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As NPR's Carrie Johnson reports, people who study national security say the number of criminals who turn to extremism behind bars is small, but worrisome.
CARRIE JOHNSON: Mark Hamm, who teaches criminology at Indiana State University, studied the case.
MARK HAMM: I mean this is fairly remarkable, that you can send somebody off to a maximum security prison and while behind bars they can still wage a terrorist attack.
JOHNSON: Gregory Saathoff studies prison radicalization at the University of Virginia. He says the case exposed a vulnerability.
GREGORY SAATHOFF: Depending on budgets and priorities, there are some states that are much less able to devote resources, just in terms of understanding what's going on within their prisons.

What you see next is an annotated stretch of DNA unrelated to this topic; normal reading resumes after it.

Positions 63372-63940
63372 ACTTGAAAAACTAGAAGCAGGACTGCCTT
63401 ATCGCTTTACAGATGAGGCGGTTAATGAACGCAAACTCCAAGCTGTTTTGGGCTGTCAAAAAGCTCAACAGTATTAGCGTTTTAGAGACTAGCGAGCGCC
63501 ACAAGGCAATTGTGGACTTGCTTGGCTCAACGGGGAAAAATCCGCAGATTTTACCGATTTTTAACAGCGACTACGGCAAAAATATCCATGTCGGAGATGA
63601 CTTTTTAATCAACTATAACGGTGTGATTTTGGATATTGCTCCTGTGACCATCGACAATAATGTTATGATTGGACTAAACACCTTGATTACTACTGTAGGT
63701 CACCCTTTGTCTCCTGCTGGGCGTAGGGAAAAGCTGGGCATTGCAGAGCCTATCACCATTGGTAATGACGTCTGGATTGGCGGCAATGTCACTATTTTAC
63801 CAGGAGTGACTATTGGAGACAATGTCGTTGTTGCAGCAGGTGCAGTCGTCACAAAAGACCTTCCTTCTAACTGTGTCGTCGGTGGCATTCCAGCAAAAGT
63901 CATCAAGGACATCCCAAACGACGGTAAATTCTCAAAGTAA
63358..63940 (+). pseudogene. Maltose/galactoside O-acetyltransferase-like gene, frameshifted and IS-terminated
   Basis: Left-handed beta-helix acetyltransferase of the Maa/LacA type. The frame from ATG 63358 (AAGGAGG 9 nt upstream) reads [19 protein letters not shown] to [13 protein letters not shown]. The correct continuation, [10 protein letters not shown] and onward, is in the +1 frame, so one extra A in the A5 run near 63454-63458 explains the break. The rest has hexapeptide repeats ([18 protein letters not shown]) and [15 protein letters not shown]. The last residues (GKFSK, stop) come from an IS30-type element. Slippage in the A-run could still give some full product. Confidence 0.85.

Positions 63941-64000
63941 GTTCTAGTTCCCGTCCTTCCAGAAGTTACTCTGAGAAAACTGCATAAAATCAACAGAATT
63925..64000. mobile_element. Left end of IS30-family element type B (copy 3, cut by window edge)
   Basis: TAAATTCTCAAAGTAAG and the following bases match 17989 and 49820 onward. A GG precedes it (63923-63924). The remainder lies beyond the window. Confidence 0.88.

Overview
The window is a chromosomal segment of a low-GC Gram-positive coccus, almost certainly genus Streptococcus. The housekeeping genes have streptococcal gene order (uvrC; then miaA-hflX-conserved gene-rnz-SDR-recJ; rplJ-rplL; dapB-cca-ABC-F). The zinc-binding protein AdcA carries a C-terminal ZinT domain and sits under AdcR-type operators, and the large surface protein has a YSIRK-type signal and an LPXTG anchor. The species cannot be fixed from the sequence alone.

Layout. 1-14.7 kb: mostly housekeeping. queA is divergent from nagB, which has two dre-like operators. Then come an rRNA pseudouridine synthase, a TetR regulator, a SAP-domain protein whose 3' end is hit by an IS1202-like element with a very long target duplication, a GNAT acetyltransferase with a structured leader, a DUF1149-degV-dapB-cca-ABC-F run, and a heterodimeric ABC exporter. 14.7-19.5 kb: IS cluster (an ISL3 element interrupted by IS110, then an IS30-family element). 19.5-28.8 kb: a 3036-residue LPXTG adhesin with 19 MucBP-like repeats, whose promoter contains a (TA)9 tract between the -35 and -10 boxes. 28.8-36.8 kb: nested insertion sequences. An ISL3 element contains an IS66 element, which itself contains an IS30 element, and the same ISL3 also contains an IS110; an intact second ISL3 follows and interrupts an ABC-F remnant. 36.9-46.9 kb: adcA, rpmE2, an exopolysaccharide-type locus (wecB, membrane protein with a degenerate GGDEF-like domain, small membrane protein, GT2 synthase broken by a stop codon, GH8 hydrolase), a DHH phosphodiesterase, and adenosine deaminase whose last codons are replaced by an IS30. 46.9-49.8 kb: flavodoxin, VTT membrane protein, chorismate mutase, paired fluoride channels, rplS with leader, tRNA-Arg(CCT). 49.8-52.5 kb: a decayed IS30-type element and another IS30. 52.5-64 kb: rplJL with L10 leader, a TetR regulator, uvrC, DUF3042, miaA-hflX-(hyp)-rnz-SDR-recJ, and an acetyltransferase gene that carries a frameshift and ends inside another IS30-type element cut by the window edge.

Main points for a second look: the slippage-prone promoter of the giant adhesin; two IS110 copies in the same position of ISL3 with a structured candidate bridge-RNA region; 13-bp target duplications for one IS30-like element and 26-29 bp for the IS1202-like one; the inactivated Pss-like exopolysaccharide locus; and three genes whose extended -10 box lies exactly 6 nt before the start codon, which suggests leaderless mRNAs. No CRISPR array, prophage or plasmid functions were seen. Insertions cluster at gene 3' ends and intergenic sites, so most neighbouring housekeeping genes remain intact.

JOHNSON: Laura Murphy leads the Washington office of the American Civil Liberties Union.
LAURA MURPHY: This approach is just a recipe for sensationalizing and scaring people and turning neighbor against neighbor and it promotes racial profiling and religious intolerance.
JOHNSON: But Congressman Peter King, a Republican from New York who's leading the hearing, told Fox News he's not scapegoating a whole religion.
PETER KING: Prisoners in jail often are looking for a new alternative. And being converted to Islam, there's actually nothing wrong with that. In fact, in many cases it's ideal for prisoners. This is the religion they've been looking for.
JOHNSON: Again, Mark Hamm.
HAMM: And this religious foundation can be very esoteric and also very seductive. It can constitute sort of cherry-picking versions of the Holy Quran and putting them together in such a way that they seem to justify violence against infidels.
JOHNSON: Carrie Johnson, NPR News, Washington.
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